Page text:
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Coagulation at the blood-electrode interface: the role of electrochemical desorption and degradation of fibrinogen


Simona, Benjamin R; Brunisholz, René A; Morhard, Robert; Hunziker, Peter; Vörös, János (2014). Coagulation at the blood-electrode interface: the role of electrochemical desorption and degradation of fibrinogen. Langmuir, 30(24):7227-7234.

Abstract

The influence of electrochemistry on the coagulation of blood on metal surfaces was demonstrated several decades ago. In particular, the application of cathodic currents resulted in reduced surface thrombogenicity, but no molecular mechanism has been so far proposed to explain this observation. In this article we used for the first time the quartz crystal microbalance with dissipation monitoring technique coupled with an electrochemical setup (EQCM-D) to study thrombosis at the blood-electrode interface. We confirmed the reduced thrombus deposition at the cathode, and we subsequently studied the effect of cathodic currents on adsorbed fibrinogen (Fg). Using EQCM and mass spectrometry, we found that upon applying currents Fg desorbed from the electrode and was electrochemically degraded. In particular, we show that the flexible N-terminus of the α-chain, containing an important polymerization site, was cleaved from the protein, thus affecting its clottability. Our work proposes a molecular mechanism that at least partially explains how cathodic currents reduce thrombosis at the blood-electrode interface and is a relevant contribution to the rational development of medical devices with reduced thrombus formation on their surface.

The influence of electrochemistry on the coagulation of blood on metal surfaces was demonstrated several decades ago. In particular, the application of cathodic currents resulted in reduced surface thrombogenicity, but no molecular mechanism has been so far proposed to explain this observation. In this article we used for the first time the quartz crystal microbalance with dissipation monitoring technique coupled with an electrochemical setup (EQCM-D) to study thrombosis at the blood-electrode interface. We confirmed the reduced thrombus deposition at the cathode, and we subsequently studied the effect of cathodic currents on adsorbed fibrinogen (Fg). Using EQCM and mass spectrometry, we found that upon applying currents Fg desorbed from the electrode and was electrochemically degraded. In particular, we show that the flexible N-terminus of the α-chain, containing an important polymerization site, was cleaved from the protein, thus affecting its clottability. Our work proposes a molecular mechanism that at least partially explains how cathodic currents reduce thrombosis at the blood-electrode interface and is a relevant contribution to the rational development of medical devices with reduced thrombus formation on their surface.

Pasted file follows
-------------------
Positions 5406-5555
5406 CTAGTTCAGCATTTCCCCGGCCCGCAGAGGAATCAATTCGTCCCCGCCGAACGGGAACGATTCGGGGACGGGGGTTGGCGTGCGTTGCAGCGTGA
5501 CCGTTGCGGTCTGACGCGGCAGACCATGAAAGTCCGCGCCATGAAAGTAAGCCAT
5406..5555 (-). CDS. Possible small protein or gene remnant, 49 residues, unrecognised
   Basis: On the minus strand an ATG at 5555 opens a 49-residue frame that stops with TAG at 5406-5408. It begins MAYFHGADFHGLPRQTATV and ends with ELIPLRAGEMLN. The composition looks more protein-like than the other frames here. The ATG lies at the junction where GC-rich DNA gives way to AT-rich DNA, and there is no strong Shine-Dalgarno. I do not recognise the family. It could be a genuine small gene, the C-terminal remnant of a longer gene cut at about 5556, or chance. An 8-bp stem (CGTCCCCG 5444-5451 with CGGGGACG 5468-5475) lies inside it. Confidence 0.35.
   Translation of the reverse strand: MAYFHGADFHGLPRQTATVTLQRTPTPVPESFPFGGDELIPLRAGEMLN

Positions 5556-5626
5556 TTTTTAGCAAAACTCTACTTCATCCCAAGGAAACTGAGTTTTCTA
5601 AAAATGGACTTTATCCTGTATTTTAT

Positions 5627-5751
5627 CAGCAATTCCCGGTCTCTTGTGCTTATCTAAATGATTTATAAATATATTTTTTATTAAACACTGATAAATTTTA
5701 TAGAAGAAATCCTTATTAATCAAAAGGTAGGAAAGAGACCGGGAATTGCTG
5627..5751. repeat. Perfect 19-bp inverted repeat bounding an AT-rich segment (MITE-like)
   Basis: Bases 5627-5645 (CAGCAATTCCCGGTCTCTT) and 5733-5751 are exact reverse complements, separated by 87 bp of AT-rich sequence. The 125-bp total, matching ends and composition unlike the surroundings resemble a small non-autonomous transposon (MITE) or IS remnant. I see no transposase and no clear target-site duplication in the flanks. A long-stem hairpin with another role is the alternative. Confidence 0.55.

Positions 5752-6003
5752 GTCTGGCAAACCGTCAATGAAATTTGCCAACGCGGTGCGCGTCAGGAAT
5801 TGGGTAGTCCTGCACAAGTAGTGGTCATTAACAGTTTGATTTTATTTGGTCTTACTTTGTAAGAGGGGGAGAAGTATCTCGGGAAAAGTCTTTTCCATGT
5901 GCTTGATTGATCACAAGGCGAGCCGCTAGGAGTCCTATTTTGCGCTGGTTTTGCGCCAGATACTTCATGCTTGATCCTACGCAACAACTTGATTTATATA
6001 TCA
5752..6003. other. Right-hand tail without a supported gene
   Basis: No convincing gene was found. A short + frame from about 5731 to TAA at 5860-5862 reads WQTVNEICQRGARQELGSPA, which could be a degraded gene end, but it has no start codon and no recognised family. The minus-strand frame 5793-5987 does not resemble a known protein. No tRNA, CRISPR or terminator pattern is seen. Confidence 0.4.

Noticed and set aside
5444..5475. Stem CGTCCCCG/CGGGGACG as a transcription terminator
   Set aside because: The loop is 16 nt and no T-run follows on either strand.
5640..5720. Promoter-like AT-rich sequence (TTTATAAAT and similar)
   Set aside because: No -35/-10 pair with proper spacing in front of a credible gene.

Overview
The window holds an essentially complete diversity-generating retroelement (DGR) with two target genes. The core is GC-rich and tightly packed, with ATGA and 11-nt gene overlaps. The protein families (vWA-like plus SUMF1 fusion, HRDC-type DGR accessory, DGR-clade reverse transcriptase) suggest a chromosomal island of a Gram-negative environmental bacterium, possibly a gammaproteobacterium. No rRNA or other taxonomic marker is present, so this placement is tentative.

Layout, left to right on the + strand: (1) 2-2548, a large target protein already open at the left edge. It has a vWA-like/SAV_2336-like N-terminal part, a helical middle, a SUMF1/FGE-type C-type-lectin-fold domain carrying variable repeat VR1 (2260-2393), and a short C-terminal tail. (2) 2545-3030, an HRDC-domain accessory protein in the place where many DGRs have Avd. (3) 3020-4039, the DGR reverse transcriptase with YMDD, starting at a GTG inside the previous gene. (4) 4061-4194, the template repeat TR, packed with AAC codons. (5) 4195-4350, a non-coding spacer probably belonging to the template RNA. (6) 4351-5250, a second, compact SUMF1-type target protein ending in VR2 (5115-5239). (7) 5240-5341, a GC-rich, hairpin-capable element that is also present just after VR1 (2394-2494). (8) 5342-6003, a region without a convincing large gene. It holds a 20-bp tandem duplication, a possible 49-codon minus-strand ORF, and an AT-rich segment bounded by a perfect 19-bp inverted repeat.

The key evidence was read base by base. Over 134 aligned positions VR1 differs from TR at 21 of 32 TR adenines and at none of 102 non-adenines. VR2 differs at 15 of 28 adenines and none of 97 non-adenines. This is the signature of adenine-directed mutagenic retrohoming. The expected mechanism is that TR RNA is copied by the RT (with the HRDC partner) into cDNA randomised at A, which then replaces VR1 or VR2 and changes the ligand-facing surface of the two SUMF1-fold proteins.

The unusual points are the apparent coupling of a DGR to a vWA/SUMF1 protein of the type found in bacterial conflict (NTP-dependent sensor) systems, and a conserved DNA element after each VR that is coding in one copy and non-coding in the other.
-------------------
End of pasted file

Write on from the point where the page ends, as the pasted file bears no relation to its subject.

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Additional indexing

Item Type:Journal Article, refereed, original work
Communities & Collections:04 Faculty of Medicine > Functional Genomics Center Zurich
Dewey Decimal Classification:570 Life sciences; biology
610 Medicine & health
Language:English
Date:24 June 2014
Deposited On:29 Jan 2015 12:16
Last Modified:05 Apr 2016 18:59
Publisher:American Chemical Society
ISSN:0743-7463
Publisher DOI:https://doi.org/10.1021/la500634y
PubMed ID:24867091
Permanent URL: https://doi.org/10.5167/uzh-107591

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